Today we'll look at CRA International, Inc. (NASDAQ:CRAI) and reflect on its potential as an investment. In particular, we'll consider its Return On Capital Employed (ROCE), as that can give us insight into how profitably the company is able to employ capital in its business.
First of all, we'll work out how to calculate ROCE. Second, we'll look at its ROCE compared to similar companies. Then we'll determine how its current liabilities are affecting its ROCE.
Return On Capital Employed (ROCE): What is it?
ROCE measures the 'return' (pre-tax profit) a company generates from capital employed in its business. All else being equal, a better business will have a higher ROCE. In brief, it is a useful tool, but it is not without drawbacks. Renowned investment researcher Michael Mauboussin has suggested that a high ROCE can indicate that 'one dollar invested in the company generates value of more than one dollar'.
So, How Do We Calculate ROCE?
The formula for calculating the return on capital employed is:
Return on Capital Employed = Earnings Before Interest and Tax (EBIT) ÷ (Total Assets - Current Liabilities)
Or for CRA International:
0.082 = US$27m ÷ (US$486m - US$153m) (Based on the trailing twelve months to June 2019.)
Therefore, CRA International has an ROCE of 8.2%.
Is CRA International's ROCE Good?
One way to assess ROCE is to compare similar companies. We can see CRA International's ROCE is meaningfully below the Professional Services industry average of 12%. This performance is not ideal, as it suggests the company may not be deploying its capital as effectively as some competitors. Aside from the industry comparison, CRA International's ROCE is mediocre in absolute terms, considering the risk of investing in stocks versus the safety of a bank account. Investors may wish to consider higher-performing investments.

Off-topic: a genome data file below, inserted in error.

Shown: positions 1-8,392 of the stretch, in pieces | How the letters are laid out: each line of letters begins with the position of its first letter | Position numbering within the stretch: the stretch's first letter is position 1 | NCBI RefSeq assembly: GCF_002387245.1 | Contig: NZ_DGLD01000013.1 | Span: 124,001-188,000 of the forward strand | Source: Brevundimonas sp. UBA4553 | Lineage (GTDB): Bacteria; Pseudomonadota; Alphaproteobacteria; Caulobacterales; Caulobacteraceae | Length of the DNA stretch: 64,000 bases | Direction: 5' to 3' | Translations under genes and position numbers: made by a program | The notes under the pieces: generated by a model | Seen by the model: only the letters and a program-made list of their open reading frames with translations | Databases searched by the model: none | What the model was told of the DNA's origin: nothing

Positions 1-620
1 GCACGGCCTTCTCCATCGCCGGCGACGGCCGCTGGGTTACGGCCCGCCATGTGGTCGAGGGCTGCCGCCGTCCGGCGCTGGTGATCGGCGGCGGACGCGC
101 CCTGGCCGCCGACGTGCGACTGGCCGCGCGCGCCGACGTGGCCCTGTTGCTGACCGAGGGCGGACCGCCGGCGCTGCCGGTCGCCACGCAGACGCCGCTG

You can click on the image below to see (in greater detail) how CRA International's past growth compares to other companies.
Remember that this metric is backwards looking - it shows what has happened in the past, and does not accurately predict the future. ROCE can be deceptive for cyclical businesses, as returns can look incredible in boom times, and terribly low in downturns. This is because ROCE only looks at one year, instead of considering returns across a whole cycle. Since the future is so important for investors, you should check out our free report on analyst forecasts for CRA International.
What Are Current Liabilities, And How Do They Affect CRA International's ROCE?
Current liabilities include invoices, such as supplier payments, short-term debt, or a tax bill, that need to be paid within 12 months. Due to the way the ROCE equation works, having large bills due in the near term can make it look as though a company has less capital employed, and thus a higher ROCE than usual. To check the impact of this, we calculate if a company has high current liabilities relative to its total assets.
CRA International has total liabilities of US$153m and total assets of US$486m. As a result, its current liabilities are equal to approximately 31% of its total assets. CRA International's ROCE is improved somewhat by its moderate amount of current liabilities.
The Bottom Line On CRA International's ROCE
With this level of liabilities and a mediocre ROCE, there are potentially better investments out there. Of course, you might also be able to find a better stock than CRA International. So you may wish to see this free collection of other companies that have grown earnings strongly.
I will like CRA International better if I see some big insider buys. While we wait, check out this free list of growing companies with considerable, recent, insider buying.
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If you spot an error that warrants correction, please contact the editor at email@example.com. This article by Simply Wall St is general in nature. It does not constitute a recommendation to buy or sell any stock, and does not take account of your objectives, or your financial situation. Simply Wall St has no position in the stocks mentioned. Thank you for reading.